© Lifvs

Unmanned grocery stores, operated by a phone application, are beginning to flood rural areas of Sweden. The stores of Lifvs are open 24/7, after a quick identification, the customer has immediate access to all products. With the virtual key, a maximum of two people can enter the store. Can shopping be based on trust? Bank ID might be the key.

After creating a profile on the Lifvs app, giving my name, address, and a valid card I can go do my groceries. I unlock the entrance door with a simple push of a button. I scan every barcode of every item I want to buy, then the money is automatically deducted from my card. Lifvs will send me the receipt in an email. And what if I don’t scan some items?

“When it comes to shoplifting and vandalism it’s important to stress that we placed the stores in villages of around 1000 people. Everybody knows each other. 999 of those people are so happy that they have a store where they live”, says Daniel Lundh, the co-founder of Lifvs.

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© Lifvs

The inspiration to set these stores up was a process that took place in Sweden in the ‘90s. Lundh mentions that historically retailers in the grocery industry started to build big stores like Target and Walmart in the US, while local stores were forced to close lacking the ability to make ends meet. “In Sweden, more than half of the number of stores were closed. Rural areas were left without any grocery stores”, says Lundh.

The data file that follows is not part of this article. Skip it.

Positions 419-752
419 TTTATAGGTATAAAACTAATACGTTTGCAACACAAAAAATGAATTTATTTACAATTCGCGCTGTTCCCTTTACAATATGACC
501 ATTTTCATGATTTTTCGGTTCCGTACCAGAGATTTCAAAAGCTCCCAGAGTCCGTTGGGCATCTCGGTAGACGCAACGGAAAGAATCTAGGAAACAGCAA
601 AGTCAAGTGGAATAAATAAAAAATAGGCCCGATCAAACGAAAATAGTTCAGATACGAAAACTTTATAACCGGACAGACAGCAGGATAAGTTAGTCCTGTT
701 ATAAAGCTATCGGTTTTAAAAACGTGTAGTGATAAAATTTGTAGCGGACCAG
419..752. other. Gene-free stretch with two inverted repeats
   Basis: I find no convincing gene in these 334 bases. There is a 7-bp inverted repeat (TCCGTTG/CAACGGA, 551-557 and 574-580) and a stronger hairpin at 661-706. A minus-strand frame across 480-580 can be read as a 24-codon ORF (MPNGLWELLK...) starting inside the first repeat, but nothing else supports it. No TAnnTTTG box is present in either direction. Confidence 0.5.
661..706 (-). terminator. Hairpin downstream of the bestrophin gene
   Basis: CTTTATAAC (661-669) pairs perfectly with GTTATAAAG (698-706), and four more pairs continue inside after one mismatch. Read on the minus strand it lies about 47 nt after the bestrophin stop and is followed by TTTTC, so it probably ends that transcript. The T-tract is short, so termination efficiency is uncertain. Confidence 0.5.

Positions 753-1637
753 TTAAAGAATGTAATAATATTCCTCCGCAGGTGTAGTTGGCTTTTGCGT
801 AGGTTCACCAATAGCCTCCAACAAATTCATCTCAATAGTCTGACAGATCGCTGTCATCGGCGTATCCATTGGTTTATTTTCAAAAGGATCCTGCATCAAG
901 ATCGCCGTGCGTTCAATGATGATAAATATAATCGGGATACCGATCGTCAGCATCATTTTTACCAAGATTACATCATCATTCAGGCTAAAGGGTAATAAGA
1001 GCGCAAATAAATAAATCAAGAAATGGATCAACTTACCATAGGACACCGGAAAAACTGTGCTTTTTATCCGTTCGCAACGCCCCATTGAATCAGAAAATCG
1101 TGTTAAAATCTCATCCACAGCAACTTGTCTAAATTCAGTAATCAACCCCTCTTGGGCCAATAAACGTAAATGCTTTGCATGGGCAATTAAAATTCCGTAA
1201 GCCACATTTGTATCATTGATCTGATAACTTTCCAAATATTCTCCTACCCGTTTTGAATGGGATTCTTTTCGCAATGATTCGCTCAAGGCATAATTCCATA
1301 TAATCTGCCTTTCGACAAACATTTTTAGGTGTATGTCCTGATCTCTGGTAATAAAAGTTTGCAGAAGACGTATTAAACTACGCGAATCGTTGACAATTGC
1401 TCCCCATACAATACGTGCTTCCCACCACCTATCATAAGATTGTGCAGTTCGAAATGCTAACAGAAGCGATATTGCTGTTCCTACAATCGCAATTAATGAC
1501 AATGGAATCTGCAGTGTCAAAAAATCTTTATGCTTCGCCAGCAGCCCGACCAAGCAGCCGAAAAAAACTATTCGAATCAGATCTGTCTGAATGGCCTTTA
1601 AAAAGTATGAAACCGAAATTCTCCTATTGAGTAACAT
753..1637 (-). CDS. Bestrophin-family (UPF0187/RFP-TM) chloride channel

Evertsberg is, for example, a village of fewer than 300 people. Before establishing a Lifvs store there residents were compelled to take a more than a 30-minute drive to the closest supermarket in Handlar’n.

Implementing technology solved the problem of sustainability for the stores. By not having to pay the staff, stores could remain profitable. The container-based Lifvs stores are easy to relocate, so the company doesn’t have to worry about pricey long-term leases either.

(map: Lifvs stores in more than 20 locations in Sweden – created by Zsuzsi Palotás)

Mobile apps are vital, sharing personal data is daily

Identification and sharing data are nothing new to the Swedish. “Sweden has become very digitized in everyday life with apps like Swish and BankID, so people are almost required to have a level of technical knowledge if they want to live comfortably”, says Juan Jose from Sweden.

Bank ID is part of Swedish people’s lives. According to their website in 2020, it has 8.5 million users including 98.7% of the Swedish population between 21 and 50 years old. It’s an electronic identity document comparable to passports or driving licenses. It allows companies, banks, and government agencies to authenticate and conclude agreements with individuals over the Internet.

There is a discussion about to what extent companies are collecting data. For the people who identify themselves with BankID, there is nothing new in the Livfs app. “They probably identify themselves 10 times a day making other errands, like shopping online or buying a bus ticket,” says Daniel Lundh.

The mechanism of operation of the application is similar to when we visit a website and allow cookies. “We collect data so that we can help you better to your next visit. So if we pull data that says that it’s a vegetarian we will never send you coupons about meat. Meanwhile, in regular stores, you get coupons on things you actually don’t need,” says Lundh.

According to the statistics mentioned by Forbes about Scandinavia, more than 90% of its population is using the internet daily. Compared with nations like India, Indonesia, and Pakistan where this rate barely hits 20%. In Europe, Sweden is without exception always in the lead when it comes to digitization.